As a general rule, most people don’t like change. Looked at through that prism, hearing aids can be a double-edged sword: your life will go through an enormous change but they also will allow exciting new opportunities. If your someone who likes a very rigid routine, the change can be difficult. New hearing aids can introduce some particular challenges. But making this change positive is primarily about learning how to adjust to these devices.
Tips to Help You Adapt More Quickly to Your Hearing Aids
Your hearing will be considerably improved whether you are moving to your first hearing aids or upgrading to a more powerful design. Dependant on your personal circumstances, that may represent quite an adjustment. Utilizing these tips may make your transition a little more comfortable.
When You First Get Your Hearing Aids Only Use Them Intermittently
The more you wear your hearing aids, as a general rule, the healthier your ears will stay. But it can be a somewhat uncomfortable when you’re breaking them in if you use them for 18 hours a day. You could try to build up your endurance by beginning with 8 hours and increasing from there.
Pay Attention to Conversations For Practice
When you first begin wearing your hearing aids, your brain will likely need a little bit of time to get used to the idea that it’s able to hear sounds again. You may have a tough time hearing speech with clarity or following conversations during this adjustment period. But practicing with listening or reading exercises (such as reading along to an audiobook) can allow the language-hearing-and-interpreting part of your brain to wake back up.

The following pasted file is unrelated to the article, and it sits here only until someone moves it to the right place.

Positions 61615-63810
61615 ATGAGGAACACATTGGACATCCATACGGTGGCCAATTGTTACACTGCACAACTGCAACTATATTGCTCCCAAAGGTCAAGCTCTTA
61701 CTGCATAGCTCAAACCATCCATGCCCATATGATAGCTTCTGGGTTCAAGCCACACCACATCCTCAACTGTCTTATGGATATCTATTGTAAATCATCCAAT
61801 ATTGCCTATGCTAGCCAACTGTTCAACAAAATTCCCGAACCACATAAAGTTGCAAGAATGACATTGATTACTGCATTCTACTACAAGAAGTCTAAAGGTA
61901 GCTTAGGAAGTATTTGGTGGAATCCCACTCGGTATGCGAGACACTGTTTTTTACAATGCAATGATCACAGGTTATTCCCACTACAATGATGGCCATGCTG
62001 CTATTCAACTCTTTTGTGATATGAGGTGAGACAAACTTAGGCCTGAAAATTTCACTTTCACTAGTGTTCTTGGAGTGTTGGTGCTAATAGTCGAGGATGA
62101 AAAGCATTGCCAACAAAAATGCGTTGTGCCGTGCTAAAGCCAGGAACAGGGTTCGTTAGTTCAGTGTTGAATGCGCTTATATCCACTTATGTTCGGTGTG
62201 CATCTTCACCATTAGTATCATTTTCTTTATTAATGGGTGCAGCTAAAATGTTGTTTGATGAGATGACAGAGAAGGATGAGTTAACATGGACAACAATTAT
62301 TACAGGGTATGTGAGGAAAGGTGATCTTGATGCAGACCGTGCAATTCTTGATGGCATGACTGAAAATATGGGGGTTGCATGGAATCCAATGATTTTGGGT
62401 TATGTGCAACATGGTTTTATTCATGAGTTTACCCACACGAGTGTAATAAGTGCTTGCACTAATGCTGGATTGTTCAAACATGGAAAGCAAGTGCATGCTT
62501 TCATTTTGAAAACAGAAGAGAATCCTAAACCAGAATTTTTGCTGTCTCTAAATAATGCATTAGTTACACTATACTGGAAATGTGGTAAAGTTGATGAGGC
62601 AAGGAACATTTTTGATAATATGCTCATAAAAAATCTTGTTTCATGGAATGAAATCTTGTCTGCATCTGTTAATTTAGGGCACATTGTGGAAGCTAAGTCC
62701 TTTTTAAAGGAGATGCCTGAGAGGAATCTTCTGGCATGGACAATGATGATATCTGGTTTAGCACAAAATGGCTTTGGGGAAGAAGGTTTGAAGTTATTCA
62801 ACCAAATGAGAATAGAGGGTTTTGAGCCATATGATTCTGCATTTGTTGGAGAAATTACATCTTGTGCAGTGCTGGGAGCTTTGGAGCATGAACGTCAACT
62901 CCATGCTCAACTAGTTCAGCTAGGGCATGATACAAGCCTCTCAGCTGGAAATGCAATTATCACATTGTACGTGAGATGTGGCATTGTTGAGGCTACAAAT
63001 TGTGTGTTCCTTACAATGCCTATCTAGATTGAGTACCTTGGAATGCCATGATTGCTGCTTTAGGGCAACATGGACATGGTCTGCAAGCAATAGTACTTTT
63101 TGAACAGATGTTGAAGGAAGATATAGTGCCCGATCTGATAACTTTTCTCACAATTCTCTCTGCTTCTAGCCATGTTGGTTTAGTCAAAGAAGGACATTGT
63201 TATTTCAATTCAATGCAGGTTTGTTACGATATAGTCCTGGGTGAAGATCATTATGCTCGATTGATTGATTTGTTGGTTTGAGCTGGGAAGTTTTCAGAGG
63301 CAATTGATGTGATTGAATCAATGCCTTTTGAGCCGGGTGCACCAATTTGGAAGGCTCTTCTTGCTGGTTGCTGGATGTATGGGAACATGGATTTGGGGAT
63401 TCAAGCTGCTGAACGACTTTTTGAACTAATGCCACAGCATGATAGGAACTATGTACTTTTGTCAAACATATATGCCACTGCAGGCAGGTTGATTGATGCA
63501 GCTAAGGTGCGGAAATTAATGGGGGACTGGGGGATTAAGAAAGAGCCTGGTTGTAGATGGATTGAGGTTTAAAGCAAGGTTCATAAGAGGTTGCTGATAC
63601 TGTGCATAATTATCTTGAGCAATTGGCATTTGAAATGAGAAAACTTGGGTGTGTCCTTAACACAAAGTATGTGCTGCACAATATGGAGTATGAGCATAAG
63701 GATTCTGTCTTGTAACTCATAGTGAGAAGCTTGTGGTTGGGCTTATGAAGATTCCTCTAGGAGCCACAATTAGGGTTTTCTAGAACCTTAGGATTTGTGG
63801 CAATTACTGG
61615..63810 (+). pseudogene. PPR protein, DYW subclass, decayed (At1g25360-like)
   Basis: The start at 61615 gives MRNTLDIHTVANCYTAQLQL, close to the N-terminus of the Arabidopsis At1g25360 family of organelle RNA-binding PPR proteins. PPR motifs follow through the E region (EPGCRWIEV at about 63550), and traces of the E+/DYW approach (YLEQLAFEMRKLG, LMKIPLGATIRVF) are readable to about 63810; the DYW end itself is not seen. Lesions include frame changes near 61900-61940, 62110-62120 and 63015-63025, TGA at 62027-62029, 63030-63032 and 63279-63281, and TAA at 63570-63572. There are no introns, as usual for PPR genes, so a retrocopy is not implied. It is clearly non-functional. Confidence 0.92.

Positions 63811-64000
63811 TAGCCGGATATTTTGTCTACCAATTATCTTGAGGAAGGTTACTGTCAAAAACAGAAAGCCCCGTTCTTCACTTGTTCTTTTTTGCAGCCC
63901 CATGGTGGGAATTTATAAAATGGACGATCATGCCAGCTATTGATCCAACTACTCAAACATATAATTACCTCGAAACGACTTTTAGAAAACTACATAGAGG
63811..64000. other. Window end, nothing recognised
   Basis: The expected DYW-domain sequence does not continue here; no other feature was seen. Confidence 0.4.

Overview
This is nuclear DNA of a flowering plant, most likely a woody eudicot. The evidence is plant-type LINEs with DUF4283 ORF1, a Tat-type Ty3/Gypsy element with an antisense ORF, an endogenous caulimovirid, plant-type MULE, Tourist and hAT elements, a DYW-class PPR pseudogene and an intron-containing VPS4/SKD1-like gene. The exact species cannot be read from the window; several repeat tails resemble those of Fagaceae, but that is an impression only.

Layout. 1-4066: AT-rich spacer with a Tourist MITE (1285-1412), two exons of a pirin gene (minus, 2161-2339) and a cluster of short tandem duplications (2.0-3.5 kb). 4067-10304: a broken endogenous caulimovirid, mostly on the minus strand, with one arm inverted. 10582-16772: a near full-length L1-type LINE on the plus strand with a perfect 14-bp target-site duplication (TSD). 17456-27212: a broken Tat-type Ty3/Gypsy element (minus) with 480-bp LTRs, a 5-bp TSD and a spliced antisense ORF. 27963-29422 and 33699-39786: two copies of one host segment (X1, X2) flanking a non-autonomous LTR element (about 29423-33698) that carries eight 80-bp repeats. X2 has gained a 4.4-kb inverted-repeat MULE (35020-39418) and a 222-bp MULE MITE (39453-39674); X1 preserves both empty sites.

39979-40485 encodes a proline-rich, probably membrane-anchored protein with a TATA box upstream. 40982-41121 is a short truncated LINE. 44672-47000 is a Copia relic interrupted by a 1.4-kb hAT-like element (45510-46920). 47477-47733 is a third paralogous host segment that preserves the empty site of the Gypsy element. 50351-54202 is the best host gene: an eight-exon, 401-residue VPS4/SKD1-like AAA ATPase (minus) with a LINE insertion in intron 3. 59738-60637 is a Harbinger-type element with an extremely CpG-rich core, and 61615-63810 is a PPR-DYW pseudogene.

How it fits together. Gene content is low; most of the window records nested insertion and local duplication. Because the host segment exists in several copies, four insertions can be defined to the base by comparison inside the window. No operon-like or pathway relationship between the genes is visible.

Get a Fitting For Your Hearing Aids
Even before you get your final hearing aids, one of the first things you will have to do – is go through a fitting process. Enhancing comfort, taking account of the size and shape of your ear canal, and adjusting for your personal hearing loss are all things that a fitting helps with. More than one adjustment could be needed. It’s imperative to take these fittings seriously – and to see us for follow-up appointments. Your hearing aids will sound better and will sit more comfortably if they fit properly. We can also help you make adjustments to various hearing environments.
Sometimes adapting to a new hearing aid is somewhat difficult because something’s not functioning properly. If there’s too much feedback that can be uncomfortable. It can also be frustrating when the hearing aid keeps falling out. These types of problems can make it overwhelming to adjust to your hearing aids, so it’s a good idea to find solutions as soon as you can. Try these tips:
- If you hear a lot of feedback, ensure that your hearing aids are properly seated in your ears (it could be that your fit is just a bit off) and that there aren’t any blockages (earwax for instance).
- Talk over any ringing or buzzing with your hearing professional. Sometimes, your cell phone will cause interference with your hearing aid. In other situations, it may be that we have to make some adjustments.
- Charge your hearing aids every day or exchange the batteries. When the batteries on your hearing aids begin to decline, they often do not work as efficiently as they’re meant to.
- Ask your hearing expert to double check that the hearing aids are properly calibrated to your hearing loss.
Adapting to Your New Hearing Aids Has Its Rewards
Just as it would with a new pair of glasses, it may take you a small amount of time to adjust to your new hearing aids. Hopefully, with the help of these suggestions, that adjustment period will go somewhat more smoothly (and quickly). But if you stick with it – if you put yourself into a routine with your hearing aids and really invest in adjusting to them – you’ll be pleasantly surprised by how it all becomes easy. But before too long you will be able to put your attention on what your hearing: like your favorite shows or music or the day-to-day conversations you’ve missed. These sounds will remind you that all those adjustments are worth it in the end. And change is good.